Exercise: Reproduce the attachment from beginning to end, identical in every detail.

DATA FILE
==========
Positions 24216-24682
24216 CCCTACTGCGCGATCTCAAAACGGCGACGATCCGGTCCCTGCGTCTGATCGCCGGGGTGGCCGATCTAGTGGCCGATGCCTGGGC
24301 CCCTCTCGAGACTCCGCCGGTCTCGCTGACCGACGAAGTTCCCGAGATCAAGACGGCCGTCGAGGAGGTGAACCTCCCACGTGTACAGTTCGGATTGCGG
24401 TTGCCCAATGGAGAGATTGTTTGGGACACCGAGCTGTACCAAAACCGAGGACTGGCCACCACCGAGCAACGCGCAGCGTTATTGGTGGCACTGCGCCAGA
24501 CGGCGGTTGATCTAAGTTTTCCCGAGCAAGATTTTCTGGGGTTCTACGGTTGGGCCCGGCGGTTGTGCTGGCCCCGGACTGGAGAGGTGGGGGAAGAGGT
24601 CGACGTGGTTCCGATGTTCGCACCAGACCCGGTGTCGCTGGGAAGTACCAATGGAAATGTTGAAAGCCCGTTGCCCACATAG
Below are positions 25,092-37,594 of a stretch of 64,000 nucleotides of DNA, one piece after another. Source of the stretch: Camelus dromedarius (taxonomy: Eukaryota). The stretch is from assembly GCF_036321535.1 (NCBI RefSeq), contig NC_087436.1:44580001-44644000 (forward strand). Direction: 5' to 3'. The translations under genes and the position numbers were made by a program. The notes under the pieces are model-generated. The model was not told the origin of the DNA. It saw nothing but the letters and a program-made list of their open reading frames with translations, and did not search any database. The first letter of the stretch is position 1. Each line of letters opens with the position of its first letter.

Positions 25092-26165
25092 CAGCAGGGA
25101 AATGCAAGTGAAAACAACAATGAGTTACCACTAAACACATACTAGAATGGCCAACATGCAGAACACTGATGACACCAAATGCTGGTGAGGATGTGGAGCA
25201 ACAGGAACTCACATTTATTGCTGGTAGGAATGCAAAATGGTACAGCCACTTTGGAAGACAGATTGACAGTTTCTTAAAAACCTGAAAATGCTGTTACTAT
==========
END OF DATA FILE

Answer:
Positions 24216-24682
24216 CCCTACTGCGCGATCTCAAAACGGCGACGATCCGGTCCCTGCGTCTGATCGCCGGGGTGGCCGATCTAGTGGCCGATGCCTGGGC
24301 CCCTCTCGAGACTCCGCCGGTCTCGCTGACCGACGAAGTTCCCGAGATCAAGACGGCCGTCGAGGAGGTGAACCTCCCACGTGTACAGTTCGGATTGCGG
24401 TTGCCCAATGGAGAGATTGTTTGGGACACCGAGCTGTACCAAAACCGAGGACTGGCCACCACCGAGCAACGCGCAGCGTTATTGGTGGCACTGCGCCAGA
24501 CGGCGGTTGATCTAAGTTTTCCCGAGCAAGATTTTCTGGGGTTCTACGGTTGGGCCCGGCGGTTGTGCTGGCCCCGGACTGGAGAGGTGGGGGAAGAGGT
24601 CGACGTGGTTCCGATGTTCGCACCAGACCCGGTGTCGCTGGGAAGTACCAATGGAAATGTTGAAAGCCCGTTGCCCACATAG
Below are positions 25,092-37,594 of a stretch of 64,000 nucleotides of DNA, one piece after another. Source of the stretch: Camelus dromedarius (taxonomy: Eukaryota). The stretch is from assembly GCF_036321535.1 (NCBI RefSeq), contig NC_087436.1:44580001-44644000 (forward strand). Direction: 5' to 3'. The translations under genes and the position numbers were made by a program. The notes under the pieces are model-generated. The model was not told the origin of the DNA. It saw nothing but the letters and a program-made list of their open reading frames with translations, and did not search any database. The first letter of the stretch is position 1. Each line of letters opens with the position of its first letter.

Positions 25092-26165
25092 CAGCAGGGA
25101 AATGCAAGTGAAAACAACAATGAGTTACCACTAAACACATACTAGAATGGCCAACATGCAGAACACTGATGACACCAAATGCTGGTGAGGATGTGGAGCA
25201 ACAGGAACTCACATTTATTGCTGGTAGGAATGCAAAATGGTACAGCCACTTTGGAAGACAGATTGACAGTTTCTTAAAAACCTGAAAATGCTGTTACTAT